Monday, September 10, 2007

reading


I'm taking a break from practicing Gavotte from "Mignon," a Suzuki book 2 piece that is insanely difficult for me for some reason. My fingers are sore. I need to build up my calluses again.





I haven't written about books for a long time. Several people have mentioned that they always enjoy my book posts. I can't imagine why, but I'll give the people what they like. :-)





I took Inkspell, sequel to Inkheart by Cornelia Funke, to Europe with me. I got about half way through but when I got home Georgie absconded with it and I haven't seen it since. I want to finish it. We loved Inkheart, which we heard on audio with Lynn Redgrave narrating. When I started reading Inkspell I tried to imagine her narrating and it added a lot to the experience. Ave mentioned that she didn't much like Inkheart and I'm curious to know why. Sis?













I read Becoming Jane Austen by Jon Spence. I found it fascinating, though the first couple chapters were hard to get through with the multitude of names thrown at the reader. After a little while you realize why you are learning of all these people. They have interaction and influence on Jane eventually. But good luck keeping them all straight. There are many Janes and Cassandras. As I read this book I couldn't stop thinking about how Regency England was not a land of opportunity. People were so dependent on inherited wealth!






Our book club pick for September was Refuge: An Unnatural History of Family and Place by Terry Tempest Williams. It was certainly a unique book. Williams writes about the flooding of the Great Salt Lake and resulting destruction of the bird refuge there relating it to her mother's struggle with cancer. I read about half of the book and scanned another fourth. I did not feel especially inspired by it. It's not my favorite style, but even then, if I'm going to read about people connecting with nature I prefer Annie Dillard or even Thoreau. I identify with William's insistence on the importance of place, but I am more inspired by Willa Cather's writings on that theme.




I've been reading various books on Basque history and culture. I came back from Europe and read what I've written of my book so far and hated it. More on that later.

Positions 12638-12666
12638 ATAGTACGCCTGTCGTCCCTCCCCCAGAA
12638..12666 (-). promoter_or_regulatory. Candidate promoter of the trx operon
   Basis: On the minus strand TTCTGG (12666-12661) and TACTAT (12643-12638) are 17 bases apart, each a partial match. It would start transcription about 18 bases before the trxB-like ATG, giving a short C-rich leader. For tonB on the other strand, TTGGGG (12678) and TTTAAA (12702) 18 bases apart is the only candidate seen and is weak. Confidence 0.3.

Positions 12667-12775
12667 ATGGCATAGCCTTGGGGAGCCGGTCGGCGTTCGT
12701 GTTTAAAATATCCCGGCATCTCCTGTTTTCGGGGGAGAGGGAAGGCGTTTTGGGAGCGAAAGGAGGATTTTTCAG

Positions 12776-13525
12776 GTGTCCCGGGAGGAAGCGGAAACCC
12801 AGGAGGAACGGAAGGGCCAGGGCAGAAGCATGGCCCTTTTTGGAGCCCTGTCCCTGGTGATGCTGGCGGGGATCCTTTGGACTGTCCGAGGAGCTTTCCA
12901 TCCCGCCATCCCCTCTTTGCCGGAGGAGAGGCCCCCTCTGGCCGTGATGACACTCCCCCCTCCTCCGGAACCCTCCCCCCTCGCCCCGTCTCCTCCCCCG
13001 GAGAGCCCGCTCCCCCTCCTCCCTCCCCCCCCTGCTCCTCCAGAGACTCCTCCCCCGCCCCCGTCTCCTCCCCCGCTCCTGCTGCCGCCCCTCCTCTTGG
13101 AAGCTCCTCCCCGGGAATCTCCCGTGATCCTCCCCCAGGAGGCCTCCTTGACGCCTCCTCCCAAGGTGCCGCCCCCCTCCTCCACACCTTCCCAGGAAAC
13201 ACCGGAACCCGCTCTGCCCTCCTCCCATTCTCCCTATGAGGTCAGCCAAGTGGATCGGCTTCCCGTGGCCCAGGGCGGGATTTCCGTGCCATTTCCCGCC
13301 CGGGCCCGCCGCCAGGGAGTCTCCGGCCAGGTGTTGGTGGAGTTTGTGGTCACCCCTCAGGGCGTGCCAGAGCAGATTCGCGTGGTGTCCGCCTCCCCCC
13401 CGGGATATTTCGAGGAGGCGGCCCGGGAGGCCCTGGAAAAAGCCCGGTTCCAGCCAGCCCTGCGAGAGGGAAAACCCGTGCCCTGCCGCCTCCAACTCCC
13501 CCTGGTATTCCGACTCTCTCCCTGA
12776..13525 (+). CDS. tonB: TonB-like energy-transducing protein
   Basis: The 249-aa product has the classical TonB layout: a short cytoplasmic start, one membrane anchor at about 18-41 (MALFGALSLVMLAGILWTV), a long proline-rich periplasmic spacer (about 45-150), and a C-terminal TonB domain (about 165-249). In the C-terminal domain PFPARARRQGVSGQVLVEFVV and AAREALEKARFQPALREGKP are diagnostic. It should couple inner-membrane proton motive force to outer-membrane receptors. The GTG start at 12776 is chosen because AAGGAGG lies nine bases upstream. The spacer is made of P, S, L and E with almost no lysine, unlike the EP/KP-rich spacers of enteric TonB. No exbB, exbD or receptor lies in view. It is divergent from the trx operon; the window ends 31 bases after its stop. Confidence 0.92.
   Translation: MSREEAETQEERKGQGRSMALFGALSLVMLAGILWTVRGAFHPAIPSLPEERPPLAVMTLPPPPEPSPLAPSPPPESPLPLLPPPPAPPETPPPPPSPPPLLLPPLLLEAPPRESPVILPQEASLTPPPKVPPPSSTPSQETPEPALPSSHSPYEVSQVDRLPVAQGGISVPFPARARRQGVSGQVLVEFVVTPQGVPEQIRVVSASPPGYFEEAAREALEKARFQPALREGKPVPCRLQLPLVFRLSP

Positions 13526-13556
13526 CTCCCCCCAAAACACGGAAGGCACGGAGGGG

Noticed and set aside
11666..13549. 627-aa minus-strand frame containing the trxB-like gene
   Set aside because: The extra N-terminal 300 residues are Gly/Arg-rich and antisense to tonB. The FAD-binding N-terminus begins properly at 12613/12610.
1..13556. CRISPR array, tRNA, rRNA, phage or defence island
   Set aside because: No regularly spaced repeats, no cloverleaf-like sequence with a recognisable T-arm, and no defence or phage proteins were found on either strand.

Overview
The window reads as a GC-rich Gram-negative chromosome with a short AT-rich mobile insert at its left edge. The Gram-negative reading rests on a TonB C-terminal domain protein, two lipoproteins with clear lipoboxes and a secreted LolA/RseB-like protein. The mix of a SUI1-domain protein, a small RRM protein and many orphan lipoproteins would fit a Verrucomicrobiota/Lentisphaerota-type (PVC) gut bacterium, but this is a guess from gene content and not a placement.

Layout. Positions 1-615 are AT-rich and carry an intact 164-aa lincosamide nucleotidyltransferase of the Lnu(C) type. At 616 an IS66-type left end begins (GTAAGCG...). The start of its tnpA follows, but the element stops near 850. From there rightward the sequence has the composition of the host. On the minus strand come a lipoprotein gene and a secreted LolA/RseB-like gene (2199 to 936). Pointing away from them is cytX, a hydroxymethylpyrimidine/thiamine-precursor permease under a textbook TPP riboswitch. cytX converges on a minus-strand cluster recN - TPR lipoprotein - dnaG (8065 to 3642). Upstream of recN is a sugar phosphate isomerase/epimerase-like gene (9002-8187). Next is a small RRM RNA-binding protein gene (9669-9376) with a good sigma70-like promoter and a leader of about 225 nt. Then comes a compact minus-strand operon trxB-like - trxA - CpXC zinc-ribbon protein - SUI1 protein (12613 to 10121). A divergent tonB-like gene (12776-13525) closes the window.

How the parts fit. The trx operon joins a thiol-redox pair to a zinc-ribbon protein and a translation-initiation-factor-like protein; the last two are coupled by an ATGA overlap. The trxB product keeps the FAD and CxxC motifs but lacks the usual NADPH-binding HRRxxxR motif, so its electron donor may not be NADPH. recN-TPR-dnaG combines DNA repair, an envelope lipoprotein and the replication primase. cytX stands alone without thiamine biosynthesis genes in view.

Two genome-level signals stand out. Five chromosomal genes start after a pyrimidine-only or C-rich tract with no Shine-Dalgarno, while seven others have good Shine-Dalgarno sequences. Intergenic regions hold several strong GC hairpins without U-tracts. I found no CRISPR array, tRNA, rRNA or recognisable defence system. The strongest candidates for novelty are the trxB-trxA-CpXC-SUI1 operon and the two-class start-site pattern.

I discovered a new favorite children's book author: Joan Aiken. I read Wolves of Willoughby Chase and loved it. I look forward to reading the others in that series which imagines an "alternate history" in England. I read the details of it but I've forgotten since I don't know enough of the history of England. I'm ashamed to admit if I read the two different versions, I might not recognize which was the imagined history and which the real! I found that Aiken also wrote a three-book series that takes place in 19th century northern Spain! So I have the first one on reserve at the library. They were out of print for awhile and were just reprinted this year: Go Saddle the Sea, Bridle the Wind, and The Teeth of the Gale.




I read Catherine, Called Birdy by Karen Cushman, a Newberry honor book. It is extremely clever. I'll give it that. Look, has anyone else out there read this? What did you think? I think the premise is very good. It's the diary of a "regular" girl of the Middle Ages, so she's not a princess or a peasant but something in between. So, middle class in the Middle Ages. And guess what? Teenagers of the Middle Ages suffered from terrible angst. Who knew? I would have thought that the holy wars, Black Death, and daily struggle to eek out a living would have filled their minds with other thoughts, but seems not. Seriously, I was very interested in the historical details in the book. The author obviously did painstaking research. So thumbs up for that. However, I have two issues with the book. One is that it is crass. Why do modern writers of children's lit feel this compulsion to write about bodily functions? Do they mistakenly think the "juvenile" in juvenile literature means "marked by immaturity; childish" rather than "of, relating to, characteristic of, intended for, or appropriate for children or young people" as I'm pretty sure is the correct sense of the word in this context? Elizabeth George Speare didn't write about gross things. Neither did Scott O'Dell or Madeleine L'Engle or Elizabeth Enright. So why the gross stuff now in actual Newberry honor books, supposedly the best literature out there for young reader? My second issue is that while this book is very clever, it does not strike me as having much heart. The protagonist is obnoxious. She only has hatred and contempt for most of her family. There are a couple of instances in the book that she demonstrates concern for someone besides herself, but it's very rare. I see that the intention is that she shows growth and progress toward the end of the book, but I didn't see enough for my satisfaction.